The paralegal or legal assistant aids lawyers in everyday office functions, such as doing paperwork and answering the phone. They are not qualified to be lawyers, but they must have some legal knowledge so that they can make sense of the information they are working with. Paralegals/legal assistants provide a valuable service to law offices by handling all of the tasks that law professionals do not have time to handle.
The paralegal/legal assistant works either for a law office under the supervision of a lawyer or provides freelance services. The primary duties of a paralegal/legal assistant involve handling paperwork, organizing files, managing databases, scheduling, and many other law office-related tasks. Paralegals/legal assistants must be able to multitask, as they may have many things to do in the same period of time. Their work hours are normal business hours, Monday through Friday from 8 a.m. to 4 p.m. Paralegals/legal assistants must be proficient in the use of computers and various documentation programs. Their tools for work include computers, telephones, pens and paper, and other typical office supplies.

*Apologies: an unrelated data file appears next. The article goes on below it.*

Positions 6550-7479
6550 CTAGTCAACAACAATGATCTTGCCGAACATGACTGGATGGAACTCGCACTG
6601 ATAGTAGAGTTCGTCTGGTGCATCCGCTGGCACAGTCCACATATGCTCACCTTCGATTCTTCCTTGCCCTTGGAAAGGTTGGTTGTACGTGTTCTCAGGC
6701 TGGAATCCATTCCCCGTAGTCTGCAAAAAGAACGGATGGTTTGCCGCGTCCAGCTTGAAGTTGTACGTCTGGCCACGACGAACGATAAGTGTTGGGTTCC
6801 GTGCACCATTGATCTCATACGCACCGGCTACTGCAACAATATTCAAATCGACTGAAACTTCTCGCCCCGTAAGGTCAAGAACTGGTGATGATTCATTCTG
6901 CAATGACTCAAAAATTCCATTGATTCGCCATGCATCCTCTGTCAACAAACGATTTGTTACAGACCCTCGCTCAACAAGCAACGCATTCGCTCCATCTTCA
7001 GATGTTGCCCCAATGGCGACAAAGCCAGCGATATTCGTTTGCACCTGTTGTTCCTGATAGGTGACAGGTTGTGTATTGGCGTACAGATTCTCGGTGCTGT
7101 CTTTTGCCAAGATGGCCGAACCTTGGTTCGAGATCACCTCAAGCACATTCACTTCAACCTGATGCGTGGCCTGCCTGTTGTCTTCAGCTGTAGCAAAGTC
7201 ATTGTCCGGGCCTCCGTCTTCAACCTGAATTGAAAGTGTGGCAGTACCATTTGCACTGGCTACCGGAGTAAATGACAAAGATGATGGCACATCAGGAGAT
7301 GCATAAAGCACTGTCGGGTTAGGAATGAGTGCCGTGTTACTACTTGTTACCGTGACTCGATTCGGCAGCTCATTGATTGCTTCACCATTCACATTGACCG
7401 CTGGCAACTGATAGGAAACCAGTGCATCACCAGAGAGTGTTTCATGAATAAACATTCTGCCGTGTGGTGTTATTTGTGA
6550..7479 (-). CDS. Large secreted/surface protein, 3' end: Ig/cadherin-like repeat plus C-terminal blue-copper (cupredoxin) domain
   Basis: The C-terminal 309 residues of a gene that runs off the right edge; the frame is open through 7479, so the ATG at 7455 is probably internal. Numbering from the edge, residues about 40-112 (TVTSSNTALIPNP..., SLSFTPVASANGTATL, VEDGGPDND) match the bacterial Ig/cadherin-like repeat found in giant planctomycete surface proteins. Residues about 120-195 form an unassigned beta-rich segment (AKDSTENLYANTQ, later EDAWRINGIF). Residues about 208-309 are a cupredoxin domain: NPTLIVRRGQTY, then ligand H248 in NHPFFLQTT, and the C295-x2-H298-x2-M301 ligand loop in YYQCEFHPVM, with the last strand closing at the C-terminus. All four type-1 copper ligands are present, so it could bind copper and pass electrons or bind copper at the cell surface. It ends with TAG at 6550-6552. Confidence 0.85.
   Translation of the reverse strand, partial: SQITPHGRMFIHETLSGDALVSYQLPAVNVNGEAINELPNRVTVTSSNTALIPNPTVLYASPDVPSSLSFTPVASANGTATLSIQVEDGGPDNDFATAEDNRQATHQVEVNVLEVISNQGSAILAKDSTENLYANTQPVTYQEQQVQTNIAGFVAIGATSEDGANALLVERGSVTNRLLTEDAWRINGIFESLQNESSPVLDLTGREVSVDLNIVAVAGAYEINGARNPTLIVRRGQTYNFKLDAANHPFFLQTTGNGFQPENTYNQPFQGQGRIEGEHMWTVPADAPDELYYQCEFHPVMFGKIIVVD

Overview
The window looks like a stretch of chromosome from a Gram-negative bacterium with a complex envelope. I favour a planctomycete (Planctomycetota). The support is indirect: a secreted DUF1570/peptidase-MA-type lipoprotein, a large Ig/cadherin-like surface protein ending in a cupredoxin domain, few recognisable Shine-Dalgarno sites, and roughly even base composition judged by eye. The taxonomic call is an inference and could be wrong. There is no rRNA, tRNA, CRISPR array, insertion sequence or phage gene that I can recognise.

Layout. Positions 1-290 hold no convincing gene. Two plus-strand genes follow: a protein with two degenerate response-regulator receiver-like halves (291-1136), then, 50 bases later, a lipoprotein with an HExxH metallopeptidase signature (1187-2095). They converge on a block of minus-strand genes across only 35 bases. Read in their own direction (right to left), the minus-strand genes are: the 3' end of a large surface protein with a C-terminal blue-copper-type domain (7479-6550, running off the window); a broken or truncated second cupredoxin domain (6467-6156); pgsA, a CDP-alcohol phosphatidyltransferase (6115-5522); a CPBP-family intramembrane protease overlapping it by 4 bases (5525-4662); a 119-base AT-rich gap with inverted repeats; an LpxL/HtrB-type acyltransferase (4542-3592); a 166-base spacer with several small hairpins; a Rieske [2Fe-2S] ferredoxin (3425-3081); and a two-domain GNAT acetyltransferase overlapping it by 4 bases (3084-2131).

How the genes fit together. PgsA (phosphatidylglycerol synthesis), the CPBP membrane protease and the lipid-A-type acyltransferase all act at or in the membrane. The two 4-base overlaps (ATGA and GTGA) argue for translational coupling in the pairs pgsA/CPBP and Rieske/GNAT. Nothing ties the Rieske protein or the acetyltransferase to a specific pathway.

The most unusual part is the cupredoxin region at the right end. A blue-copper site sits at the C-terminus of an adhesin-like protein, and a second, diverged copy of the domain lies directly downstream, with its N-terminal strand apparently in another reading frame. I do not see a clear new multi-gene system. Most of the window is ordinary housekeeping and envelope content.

Paralegals/legal assistants are able to be hired with a high school diploma and some law courses. However, an associate's degree is sometimes required for this position. Bachelor's degrees in law are also strongly preferred. Paralegal certifications may be required by some offices.
Paralegals/legal assistants play an important role in everyday law office functions. Without them, a lawyer would not have the time to organize and prepare for his or her cases. Many paralegals/legal assistants use the position for experience and move on to become lawyers.
Paralegal or Legal Assistant Tasks
- Gather and analyze research data, such as statutes, decisions and legal articles, codes and documents.
- Prepare affidavits or other documents, maintain document file and file pleadings with court clerk.
- Prepare legal documents, including briefs, pleadings, appeals, wills, contracts and real estate closing statements.
- Investigate facts and law of cases to determine causes of action and to prepare cases.
- Assist lawyers by researching legal precedent, investigating facts or preparing legal documents.